The prewriting stage is a critical part of the writing process. It is also one of the hardest parts to manage, especially for middle schoolers or for those high schoolers who struggle with organization in writing tasks. Much of our work at JBH Tutoring is introducing studentsto the best strategiesfor them that will help move them from prewriting to drafting. Here are some prewriting strategies we use with students:
Identifying the key words from the prompt. We first ask students to read the prompt carefully (aloud or silently). Next, we ask them to circle or highlight the prompt’s key words.
Formulating their key words in answer to the prompt. After that, we ask students to generate their own key words that answer the prompt. We remind them that they will need to repeat these key words in answer to the prompt in every paragraph.
Scribing for the student. Many of our students are comfortable providing their ideas orally before putting fingers to keyboard. We let them talk and we type what they say, verbatim. Afterwards they can refer to these scribed notes as they move to the drafting stage.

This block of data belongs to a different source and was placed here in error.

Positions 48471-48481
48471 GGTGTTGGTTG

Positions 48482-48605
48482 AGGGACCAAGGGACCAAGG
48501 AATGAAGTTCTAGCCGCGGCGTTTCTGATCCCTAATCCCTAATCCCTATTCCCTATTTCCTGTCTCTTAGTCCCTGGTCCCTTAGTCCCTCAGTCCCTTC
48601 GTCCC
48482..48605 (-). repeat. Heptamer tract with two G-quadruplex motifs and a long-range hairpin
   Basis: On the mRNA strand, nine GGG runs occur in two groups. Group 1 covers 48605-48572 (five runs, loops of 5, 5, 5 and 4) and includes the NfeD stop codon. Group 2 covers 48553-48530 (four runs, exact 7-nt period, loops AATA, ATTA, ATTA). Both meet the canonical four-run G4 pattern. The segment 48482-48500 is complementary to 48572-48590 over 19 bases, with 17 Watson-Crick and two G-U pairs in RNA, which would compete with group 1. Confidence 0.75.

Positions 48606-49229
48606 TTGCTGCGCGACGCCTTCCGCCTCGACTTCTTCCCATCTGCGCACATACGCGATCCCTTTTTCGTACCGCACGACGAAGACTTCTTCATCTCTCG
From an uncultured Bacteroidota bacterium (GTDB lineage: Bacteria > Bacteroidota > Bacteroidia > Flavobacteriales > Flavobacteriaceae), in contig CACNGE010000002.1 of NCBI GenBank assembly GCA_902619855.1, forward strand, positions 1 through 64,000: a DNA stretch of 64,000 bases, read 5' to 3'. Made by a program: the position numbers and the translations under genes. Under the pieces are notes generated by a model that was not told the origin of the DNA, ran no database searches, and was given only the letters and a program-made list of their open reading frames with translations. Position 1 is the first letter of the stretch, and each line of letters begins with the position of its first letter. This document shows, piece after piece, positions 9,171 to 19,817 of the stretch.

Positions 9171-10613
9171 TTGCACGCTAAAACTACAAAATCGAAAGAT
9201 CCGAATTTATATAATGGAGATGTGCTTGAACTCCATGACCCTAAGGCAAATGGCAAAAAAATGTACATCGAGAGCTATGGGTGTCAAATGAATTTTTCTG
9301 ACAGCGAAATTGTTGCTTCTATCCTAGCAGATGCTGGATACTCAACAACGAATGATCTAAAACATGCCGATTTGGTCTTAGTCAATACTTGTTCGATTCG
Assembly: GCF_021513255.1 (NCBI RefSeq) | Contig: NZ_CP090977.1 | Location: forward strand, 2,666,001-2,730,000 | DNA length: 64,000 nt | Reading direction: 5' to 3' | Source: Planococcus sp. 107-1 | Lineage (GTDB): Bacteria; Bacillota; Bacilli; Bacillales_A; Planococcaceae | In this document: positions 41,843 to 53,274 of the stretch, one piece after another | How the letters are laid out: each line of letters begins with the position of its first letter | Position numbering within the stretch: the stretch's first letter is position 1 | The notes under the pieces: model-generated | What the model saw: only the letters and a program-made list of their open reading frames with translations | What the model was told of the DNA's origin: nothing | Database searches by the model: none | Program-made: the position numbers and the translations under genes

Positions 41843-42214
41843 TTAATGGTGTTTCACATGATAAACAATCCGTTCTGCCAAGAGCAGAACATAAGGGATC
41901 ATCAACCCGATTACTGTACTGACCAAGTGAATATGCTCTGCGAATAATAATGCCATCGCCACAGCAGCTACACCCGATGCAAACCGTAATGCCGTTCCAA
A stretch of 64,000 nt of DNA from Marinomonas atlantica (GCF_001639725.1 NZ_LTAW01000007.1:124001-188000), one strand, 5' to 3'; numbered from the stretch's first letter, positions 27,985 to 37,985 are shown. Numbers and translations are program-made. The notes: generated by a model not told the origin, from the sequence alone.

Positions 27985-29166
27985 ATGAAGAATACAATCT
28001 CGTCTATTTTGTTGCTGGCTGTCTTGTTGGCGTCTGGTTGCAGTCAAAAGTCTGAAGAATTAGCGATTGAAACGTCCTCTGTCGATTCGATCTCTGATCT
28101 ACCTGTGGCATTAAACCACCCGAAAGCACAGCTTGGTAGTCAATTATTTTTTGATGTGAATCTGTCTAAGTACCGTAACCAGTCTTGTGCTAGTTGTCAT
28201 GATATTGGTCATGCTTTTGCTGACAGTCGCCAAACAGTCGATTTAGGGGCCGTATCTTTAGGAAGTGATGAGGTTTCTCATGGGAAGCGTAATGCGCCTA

Providing graphic organizers to collect and analyze evidence. Sometimes they look like two-column notes. At other times they look like a spreadsheet, an outline or even more like a simple drawing of a spider. We always ask our students what they think would be the best way to organize their ideas; there is no best graphic organizer that works for all students.
Breaking down a prompt with multiple questions. As students move into their final years in high school, they are often presented with a prompt consisting of multiple questions. To help them organize and answer these more complex prompts, we create a new document with the prompt and separate the questions from one another, leaving white space for students to answer each question individually. This simple visual intervention allows students to answer each question comprehensively and also provides a nifty way for them to organize their draft, question by question.